Jose Rizal Made This Rare Sculpture in the Last Years of His Life

The piece will be up for auction on June 9.

At Leon Gallery in Legazpi Village, Makati, sits a curiosity; director Jaime Ponce de Leon considers it a national treasure. The piece is a single-piece hardwood relief depicting a man, unquestionably Filipino, dressed in European strongman’s shorts and lifting a dumbbell, his barrel-chested torso bare and on full display.

It is also a rare manifestation of the frustration experienced by the sculptor: Dr. Jose Rizal, who created it sometime during his exile in Dapitan, in the last years of his life.

“The way the wood is being incised and chopped, you can see that he’s mad. He’s angry. He wanted to put that across.”

The work, dubbed The Filipino, is remarkable for its lack of polish. Unlike previous sculptures done in soapstone and terra cotta, Rizal exhibits a rather heavy hand in his process, leaving jagged grooves and scratches on its surface. The subject himself is surrounded by a thin “halo” of unvarnished, unpolished wood grain; it’s rough to the touch. There is an air of anger, of boredom, and of angst about The Filipino, and curator Lisa Nakpil believes that it was born of Rizal’s protests against how Filipinos were viewed at the time as savages.

“The way the wood is being incised and chopped, you can see that he’s mad. He’s angry. He wanted to put that across,” she says. “Now, he’s in Dapitan. He’s marooned. He’s probably, in his mind he’s thinking, he’s full of things that he wants to express. And because we know he wrote Indolencia, we know that that topic has been percolating in his mind.”

Extremely rare and historically important wood sculpture by Jose Rizal

Nakpil is referring to Sobre la Indolencia de los Filipinos (On the Indolence of the Filipinos), a series of essays Rizal published in La Solidaridad decrying the popular notion that Filipinos were lazy and weak. Abuses and administrative lapses in Spanish colonization, he argued, were to blame for the country’s perceived lack of progress.

The essays were written in 1890, just two years before he was apprehended by Spanish authorities and sent to exile in Dapitan. His ideas, Nakpil suggests, were still fresh on his mind as he worked on The Filipino. She points to subject’s clothing and posture as an explanation.

"Imagine Rizal in exile for four years! It’s terrible. And they didn’t want to kill him. They tortured him first.”

“He’s wearing European exercise clothes. He’s not, as most half-naked Filipinos at the time were shown, in loincloths; no, this is a drawstring to-the-knee pantaloons. We’re not carrying spears or shields; it’s a European barbell. Now, he’s showing, we’re actually strong. We’re not savages.”

“What is unique about this piece,” she adds, “is that while the others he made during this time are sort of like little snapshots of his life in Dapitan, this is the only piece that we know of that actually has a meaning aside from being a snapshot. It’s about what Jaime calls ‘the ideal Filipino by the greatest Filipino.’ It’s a pseudo-Olympian; it’s a Greek strongman’s corpus sana.”

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Rizal in profile bears a striking resemblance to the athlete in his sculpture.

The frustration in the piece, Nakpil opines, was also a reflection of the significant life changes Rizal had gone through in the early days of his exile before he’d been able to adjust to life in Dapitan.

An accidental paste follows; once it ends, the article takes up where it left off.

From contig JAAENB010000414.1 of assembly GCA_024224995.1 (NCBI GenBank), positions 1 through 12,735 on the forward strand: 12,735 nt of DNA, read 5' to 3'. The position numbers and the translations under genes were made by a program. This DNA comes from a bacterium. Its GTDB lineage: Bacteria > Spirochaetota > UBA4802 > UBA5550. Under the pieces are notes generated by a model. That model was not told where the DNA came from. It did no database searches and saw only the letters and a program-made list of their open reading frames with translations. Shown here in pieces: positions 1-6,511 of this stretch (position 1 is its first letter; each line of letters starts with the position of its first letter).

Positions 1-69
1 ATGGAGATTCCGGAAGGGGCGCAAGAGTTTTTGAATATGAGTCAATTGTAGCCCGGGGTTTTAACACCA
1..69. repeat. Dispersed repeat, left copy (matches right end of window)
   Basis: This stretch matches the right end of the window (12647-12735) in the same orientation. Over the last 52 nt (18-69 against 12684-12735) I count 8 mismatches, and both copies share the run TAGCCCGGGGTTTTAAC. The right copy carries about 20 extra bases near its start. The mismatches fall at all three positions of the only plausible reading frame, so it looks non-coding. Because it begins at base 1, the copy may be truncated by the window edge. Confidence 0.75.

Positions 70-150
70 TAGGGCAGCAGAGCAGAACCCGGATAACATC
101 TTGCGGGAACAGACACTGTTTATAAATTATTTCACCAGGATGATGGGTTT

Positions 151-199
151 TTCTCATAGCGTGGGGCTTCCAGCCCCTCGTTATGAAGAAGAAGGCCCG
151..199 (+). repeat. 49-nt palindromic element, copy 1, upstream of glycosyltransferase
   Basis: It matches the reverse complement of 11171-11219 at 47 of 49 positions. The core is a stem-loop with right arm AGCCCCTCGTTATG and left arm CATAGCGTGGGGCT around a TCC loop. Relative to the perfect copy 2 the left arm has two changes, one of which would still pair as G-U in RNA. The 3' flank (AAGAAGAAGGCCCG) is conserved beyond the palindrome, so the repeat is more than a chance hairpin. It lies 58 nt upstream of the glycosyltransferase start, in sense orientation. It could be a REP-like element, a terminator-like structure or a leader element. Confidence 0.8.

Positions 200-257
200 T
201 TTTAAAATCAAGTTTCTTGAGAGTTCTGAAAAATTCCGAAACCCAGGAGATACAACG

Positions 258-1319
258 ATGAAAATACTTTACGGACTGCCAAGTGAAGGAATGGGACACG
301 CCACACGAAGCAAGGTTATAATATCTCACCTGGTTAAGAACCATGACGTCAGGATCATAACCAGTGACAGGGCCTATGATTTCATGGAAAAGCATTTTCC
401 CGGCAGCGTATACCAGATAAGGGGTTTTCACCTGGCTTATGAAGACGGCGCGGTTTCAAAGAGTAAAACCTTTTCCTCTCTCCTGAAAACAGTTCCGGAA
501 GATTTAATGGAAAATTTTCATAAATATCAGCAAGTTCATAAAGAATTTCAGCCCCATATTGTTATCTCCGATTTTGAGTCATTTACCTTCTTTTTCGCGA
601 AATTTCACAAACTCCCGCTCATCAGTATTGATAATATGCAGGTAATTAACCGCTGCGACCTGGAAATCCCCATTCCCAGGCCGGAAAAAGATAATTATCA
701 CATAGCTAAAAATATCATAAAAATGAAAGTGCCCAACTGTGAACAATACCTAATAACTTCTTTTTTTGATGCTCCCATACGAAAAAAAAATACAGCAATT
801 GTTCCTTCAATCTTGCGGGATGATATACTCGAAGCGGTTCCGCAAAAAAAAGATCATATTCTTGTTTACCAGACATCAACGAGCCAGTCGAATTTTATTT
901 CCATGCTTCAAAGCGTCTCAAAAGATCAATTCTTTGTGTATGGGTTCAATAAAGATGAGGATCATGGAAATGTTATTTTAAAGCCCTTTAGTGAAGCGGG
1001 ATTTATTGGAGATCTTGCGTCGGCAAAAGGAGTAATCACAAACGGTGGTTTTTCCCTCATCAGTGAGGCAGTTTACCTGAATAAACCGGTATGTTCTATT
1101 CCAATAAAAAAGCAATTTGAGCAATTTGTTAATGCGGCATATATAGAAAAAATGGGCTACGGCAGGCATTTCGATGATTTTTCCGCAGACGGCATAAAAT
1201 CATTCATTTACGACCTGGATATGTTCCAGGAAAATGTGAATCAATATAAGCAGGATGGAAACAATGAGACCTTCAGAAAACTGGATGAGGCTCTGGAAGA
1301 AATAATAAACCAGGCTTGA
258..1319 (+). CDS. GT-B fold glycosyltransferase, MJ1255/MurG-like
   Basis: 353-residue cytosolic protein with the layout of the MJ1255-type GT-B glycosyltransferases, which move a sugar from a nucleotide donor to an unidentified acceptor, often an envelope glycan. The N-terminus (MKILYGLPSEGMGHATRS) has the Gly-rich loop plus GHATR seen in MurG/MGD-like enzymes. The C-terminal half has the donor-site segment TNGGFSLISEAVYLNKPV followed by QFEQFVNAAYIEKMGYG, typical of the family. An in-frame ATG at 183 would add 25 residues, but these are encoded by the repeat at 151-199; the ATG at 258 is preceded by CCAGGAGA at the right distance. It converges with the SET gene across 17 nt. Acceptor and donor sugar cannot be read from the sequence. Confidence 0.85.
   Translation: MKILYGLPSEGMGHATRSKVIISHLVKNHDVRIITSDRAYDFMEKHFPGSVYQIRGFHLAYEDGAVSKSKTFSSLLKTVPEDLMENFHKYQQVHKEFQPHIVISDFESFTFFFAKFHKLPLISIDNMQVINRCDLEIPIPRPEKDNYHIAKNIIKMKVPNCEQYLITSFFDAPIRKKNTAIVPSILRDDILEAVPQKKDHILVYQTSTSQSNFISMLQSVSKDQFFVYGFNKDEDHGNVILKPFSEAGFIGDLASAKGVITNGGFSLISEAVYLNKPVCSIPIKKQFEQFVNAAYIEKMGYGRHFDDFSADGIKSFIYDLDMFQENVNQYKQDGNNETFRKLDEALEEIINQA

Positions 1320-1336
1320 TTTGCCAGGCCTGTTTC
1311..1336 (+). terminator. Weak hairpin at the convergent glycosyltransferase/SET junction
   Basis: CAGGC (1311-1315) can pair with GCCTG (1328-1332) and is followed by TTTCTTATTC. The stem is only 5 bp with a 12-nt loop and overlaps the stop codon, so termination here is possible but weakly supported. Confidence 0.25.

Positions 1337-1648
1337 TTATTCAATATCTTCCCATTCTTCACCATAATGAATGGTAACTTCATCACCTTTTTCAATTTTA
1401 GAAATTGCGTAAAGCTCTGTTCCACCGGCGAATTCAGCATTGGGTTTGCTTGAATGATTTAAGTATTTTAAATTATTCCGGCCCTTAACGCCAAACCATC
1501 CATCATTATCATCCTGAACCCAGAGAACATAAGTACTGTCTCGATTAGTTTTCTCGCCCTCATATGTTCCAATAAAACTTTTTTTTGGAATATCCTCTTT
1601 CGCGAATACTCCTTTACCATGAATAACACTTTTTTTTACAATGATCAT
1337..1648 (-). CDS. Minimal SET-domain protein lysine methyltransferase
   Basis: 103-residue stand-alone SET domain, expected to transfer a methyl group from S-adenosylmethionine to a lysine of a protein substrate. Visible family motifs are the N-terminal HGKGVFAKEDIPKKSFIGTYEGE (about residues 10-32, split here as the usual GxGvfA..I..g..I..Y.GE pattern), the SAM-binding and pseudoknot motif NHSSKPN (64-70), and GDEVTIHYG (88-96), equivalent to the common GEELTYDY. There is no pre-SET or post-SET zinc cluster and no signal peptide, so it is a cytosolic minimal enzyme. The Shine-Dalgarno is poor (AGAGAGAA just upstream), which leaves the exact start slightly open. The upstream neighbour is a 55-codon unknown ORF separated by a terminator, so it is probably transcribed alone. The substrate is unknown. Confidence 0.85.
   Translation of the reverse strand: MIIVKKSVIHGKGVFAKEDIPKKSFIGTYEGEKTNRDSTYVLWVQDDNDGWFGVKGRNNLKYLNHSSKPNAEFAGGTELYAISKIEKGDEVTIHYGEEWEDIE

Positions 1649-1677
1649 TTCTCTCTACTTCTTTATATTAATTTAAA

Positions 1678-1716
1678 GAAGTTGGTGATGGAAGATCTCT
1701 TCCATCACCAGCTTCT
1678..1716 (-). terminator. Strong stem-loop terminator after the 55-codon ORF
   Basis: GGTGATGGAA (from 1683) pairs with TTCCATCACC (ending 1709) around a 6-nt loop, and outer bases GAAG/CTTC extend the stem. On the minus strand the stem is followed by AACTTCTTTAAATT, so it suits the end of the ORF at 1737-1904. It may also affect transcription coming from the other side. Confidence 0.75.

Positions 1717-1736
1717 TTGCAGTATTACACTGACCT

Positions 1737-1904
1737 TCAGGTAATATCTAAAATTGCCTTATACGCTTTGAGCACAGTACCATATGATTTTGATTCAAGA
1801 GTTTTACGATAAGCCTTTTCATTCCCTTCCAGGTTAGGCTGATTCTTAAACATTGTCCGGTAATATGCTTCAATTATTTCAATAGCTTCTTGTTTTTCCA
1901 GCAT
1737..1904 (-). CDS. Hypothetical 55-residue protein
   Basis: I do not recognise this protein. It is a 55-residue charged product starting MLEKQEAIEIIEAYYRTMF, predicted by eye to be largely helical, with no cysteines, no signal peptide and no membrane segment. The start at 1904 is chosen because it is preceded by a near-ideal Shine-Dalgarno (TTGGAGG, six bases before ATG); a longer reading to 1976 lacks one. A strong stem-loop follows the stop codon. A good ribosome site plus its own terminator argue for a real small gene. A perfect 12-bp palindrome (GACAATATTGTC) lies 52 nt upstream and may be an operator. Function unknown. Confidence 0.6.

“The Spanish knew how to punish their enemies. So, imagine Jose Rizal. Imagine you’d been living in Europe for the last eight to ten years. You speak Spanish, German, French. You’re used to Paris, Vienna, Madrid, Barcelona. What are they gonna do with you? They put you in the back of beyond, far from Manila, or even Cebu, or even Iloilo!”

“Can you imagine what life is like for us when you don’t have internet just for a day! Or having no mobile phone for a day; after just a few hours, you’ll go berserk! Now imagine Rizal in exile for four years! It’s terrible. And they didn’t want to kill him. They tortured him first.”

And even then, as detached as he was from the world he knew, it would seem that Rizal still found a way to keep his art fresh.

“It was very modern for the time,” de Leon points out. “You can see some roughness [on the piece] which is already modern, compared to the classical aspect that Filipino artists were following at that time.”

Knowing what Rizal must have been going through at the beginning of his exile, it’s easy to see how he must have relished every stroke of his chisel, how the brief burst of catharsis chipping wood from wood must have satisfied his raging heart. For all the depictions of Rizal as a mild-mannered, eloquent gentleman, it’s easy to forget that it was his passion that ignited a revolution.


The Filipino offers a glimpse of Rizal during a raw moment of his life—angry, resentful, and yet somehow hopeful at the same time. The piece is significant not just for its rarity, but for how vividly it captures the artist and his aspirations.

After it was gifted to his elder sister Narcisa, The Filipino spent its days in a family home—surviving the loss of countless national treasures during World War II—and being passed on until it found its way to Leon Gallery, where it will be up for auction on June 9, alongside other works by Amorsolo, Kiukok, and Abueva. For collectors, it may be the only time this work will be available to the public.

For Filipinos, it’s a rare chance to see the national hero’s passion so viscerally expressed.

For more information on “The Filipino”, Leon Gallery, and its Spectacular Mid-Year Auction, contact [email protected] or call +632 856-2781.


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